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Publisher’s Note: A Winning Team

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Publisher’s Note: A Winning Team

INSTORE — and its readers — take home the most prestigious award in business publishing.

BY DAN KISCH

Publisher’s Note: A Winning Team

Published in the May 2012 issue

What does it mean to win an award? At the very least, it means that you stand at the top of your game, whatever that game might be. In movies, it’s the Oscar. In music it’s the Grammy. For jewelry retailers we like to think it’s America’s Coolest Stores. In our arena at INSTORE, it’s the Neal Award, which is sometimes called “the Pulitzer Prize of business-to-business journalism.”

With great pride in our editorial team, I am happy to tell you that, on March 16, INSTORE was awarded the 2012 Neal for Best Single Issue.

This award joins two dozen other prestigious awards, some of which are pictured here, that INSTORE has won over the past 10 years including Eddies and Ozzies from Folio Magazine and Tabbies from Trade, Associations and Business Publications International.

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The issue that won included the annual Big Survey in which more than 700 of you, our committed readers, answered almost 100 questions to provide the data. This has become one of your favorite issues and, like many of our issues, is kept and referred to for years.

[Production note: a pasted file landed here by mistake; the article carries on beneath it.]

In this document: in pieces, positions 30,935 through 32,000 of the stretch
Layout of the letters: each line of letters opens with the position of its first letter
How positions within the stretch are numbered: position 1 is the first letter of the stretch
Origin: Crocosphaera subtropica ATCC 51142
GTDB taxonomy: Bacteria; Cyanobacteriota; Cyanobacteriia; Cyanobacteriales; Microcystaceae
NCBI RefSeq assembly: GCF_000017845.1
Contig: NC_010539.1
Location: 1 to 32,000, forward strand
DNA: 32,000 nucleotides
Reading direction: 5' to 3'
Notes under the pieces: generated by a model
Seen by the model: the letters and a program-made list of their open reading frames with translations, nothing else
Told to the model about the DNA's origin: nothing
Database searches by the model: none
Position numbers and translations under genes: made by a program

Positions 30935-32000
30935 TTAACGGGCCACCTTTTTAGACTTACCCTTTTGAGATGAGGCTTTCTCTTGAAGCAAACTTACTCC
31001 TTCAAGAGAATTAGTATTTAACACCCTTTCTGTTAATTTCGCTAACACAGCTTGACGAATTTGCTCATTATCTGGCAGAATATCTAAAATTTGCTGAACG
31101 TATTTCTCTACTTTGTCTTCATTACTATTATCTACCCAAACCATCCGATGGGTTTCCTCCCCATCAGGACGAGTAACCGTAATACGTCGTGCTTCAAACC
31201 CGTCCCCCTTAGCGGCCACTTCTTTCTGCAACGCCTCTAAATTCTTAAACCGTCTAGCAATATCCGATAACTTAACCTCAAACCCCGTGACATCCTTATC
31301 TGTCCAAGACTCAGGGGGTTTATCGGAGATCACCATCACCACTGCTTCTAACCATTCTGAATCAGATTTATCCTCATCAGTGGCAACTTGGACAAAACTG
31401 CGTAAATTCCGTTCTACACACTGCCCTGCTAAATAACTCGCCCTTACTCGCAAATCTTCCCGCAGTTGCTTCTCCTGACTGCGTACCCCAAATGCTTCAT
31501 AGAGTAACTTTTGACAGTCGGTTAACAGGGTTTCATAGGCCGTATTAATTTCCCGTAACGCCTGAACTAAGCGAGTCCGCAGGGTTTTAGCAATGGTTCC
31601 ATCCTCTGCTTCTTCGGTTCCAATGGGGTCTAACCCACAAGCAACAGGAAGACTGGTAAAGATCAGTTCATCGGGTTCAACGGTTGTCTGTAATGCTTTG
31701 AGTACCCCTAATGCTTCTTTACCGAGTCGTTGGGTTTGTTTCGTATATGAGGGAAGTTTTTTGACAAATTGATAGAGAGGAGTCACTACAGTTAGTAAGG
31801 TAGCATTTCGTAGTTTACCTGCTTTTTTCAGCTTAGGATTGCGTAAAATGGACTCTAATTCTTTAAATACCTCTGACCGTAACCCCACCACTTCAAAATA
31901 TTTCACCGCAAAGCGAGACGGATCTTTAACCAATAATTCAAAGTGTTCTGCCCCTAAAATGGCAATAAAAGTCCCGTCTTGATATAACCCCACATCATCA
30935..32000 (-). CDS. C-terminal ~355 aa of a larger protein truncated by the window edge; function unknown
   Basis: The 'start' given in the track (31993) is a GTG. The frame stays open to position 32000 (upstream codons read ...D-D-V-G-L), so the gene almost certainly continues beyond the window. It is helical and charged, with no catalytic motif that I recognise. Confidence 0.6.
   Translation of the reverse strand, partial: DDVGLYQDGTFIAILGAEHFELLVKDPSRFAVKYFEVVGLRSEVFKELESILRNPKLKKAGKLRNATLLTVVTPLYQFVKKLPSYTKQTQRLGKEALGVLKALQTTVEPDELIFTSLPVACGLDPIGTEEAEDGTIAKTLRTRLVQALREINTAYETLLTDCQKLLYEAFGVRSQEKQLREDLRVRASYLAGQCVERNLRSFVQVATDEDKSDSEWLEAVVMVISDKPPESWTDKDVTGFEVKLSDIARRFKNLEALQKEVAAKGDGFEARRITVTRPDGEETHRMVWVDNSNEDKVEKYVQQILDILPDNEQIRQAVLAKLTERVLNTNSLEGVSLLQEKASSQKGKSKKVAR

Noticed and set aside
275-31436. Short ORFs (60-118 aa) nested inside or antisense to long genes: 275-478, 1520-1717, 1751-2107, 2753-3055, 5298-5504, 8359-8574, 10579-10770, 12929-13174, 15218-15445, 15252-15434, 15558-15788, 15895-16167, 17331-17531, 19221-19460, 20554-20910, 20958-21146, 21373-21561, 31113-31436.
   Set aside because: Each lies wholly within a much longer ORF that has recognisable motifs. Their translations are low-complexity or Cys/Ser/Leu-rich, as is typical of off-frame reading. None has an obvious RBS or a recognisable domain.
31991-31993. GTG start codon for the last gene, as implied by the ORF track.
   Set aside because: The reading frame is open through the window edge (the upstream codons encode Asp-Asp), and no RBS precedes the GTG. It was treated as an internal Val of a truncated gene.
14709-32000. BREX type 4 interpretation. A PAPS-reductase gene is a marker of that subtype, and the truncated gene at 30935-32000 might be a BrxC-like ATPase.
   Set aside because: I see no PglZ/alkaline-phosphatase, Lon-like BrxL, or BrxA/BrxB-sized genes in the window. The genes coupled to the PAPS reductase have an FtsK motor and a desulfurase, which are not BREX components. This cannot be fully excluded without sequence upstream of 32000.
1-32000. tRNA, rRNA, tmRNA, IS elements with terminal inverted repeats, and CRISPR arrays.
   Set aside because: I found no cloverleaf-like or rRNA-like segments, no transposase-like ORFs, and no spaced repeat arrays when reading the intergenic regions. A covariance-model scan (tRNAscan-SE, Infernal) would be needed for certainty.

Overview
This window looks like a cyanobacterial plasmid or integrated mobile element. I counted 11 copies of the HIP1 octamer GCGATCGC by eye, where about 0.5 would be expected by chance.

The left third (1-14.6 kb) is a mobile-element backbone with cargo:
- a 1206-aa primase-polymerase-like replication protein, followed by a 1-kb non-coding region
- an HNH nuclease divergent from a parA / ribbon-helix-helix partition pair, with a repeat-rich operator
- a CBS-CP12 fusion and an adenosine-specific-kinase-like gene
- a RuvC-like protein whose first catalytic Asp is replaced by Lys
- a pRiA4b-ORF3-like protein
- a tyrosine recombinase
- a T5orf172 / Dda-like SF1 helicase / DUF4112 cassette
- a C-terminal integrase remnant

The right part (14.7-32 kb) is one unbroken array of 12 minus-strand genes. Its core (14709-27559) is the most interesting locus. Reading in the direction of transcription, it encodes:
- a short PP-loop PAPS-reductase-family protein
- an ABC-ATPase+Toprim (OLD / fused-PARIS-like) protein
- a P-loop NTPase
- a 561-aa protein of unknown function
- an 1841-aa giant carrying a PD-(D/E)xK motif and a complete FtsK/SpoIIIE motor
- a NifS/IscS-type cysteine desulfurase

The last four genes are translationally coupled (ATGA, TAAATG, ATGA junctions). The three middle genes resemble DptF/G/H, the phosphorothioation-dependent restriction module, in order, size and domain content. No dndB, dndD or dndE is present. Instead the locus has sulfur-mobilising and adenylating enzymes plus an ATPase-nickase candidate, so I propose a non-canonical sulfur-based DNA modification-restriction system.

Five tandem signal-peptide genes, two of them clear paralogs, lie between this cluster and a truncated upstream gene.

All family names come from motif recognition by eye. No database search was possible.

The awards ceremony was hosted by Rebecca Jarvis and Erin Moriarty, both of CBS News. In presenting the award to INSTORE, Moriarty said “The judges believed that INSTORE Magazine’s pages are as rich and fascinating as the jewels it covers. The annual survey is filled with genuinely fascinating insights, not the usual industry stats and chatter. It provided wonderful editorial craftsmanship applied to a high-end industry.”

Of course, what we are most proud of at INSTORE is the relationship we have with you, our readers. It’s your continuing attention to excellence in your stores and your willingness to share your best ideas with your colleagues throughout the country that makes INSTORE the award-winning magazine that it is. So congratulations to all of you, as well, for being part of our winning team.

Wishing you the very best in business!

[email protected]


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SPONSORED VIDEO

Celebrate Your Retirement with Wilkerson

For nearly three decades, Suzanne and Tom Arnold ran a successful business at Facets Fine Jewelry in Arlington, Va. But the time came when the Arnolds wanted to do some of the things you put off while you’ve got a business to run. “We decided it was time to retire,” says Suzanne, who claims the couple knew how to open a store, how to run a store but “didn’t know how to close a store.” So, they hired Wilkerson to do it for them. When she called, Suzanne says Wilkerson offered every option for the sale she could have hoped for. Better still, “the sale exceeded our financial goals like crazy,” she says. And customers came, not only to take advantage of the going-out-of-business buys and mark-downs, but to wish a bon voyage to the beloved proprietors of a neighborhood institution. “People were celebrating our retirement, and that was so special,” says says.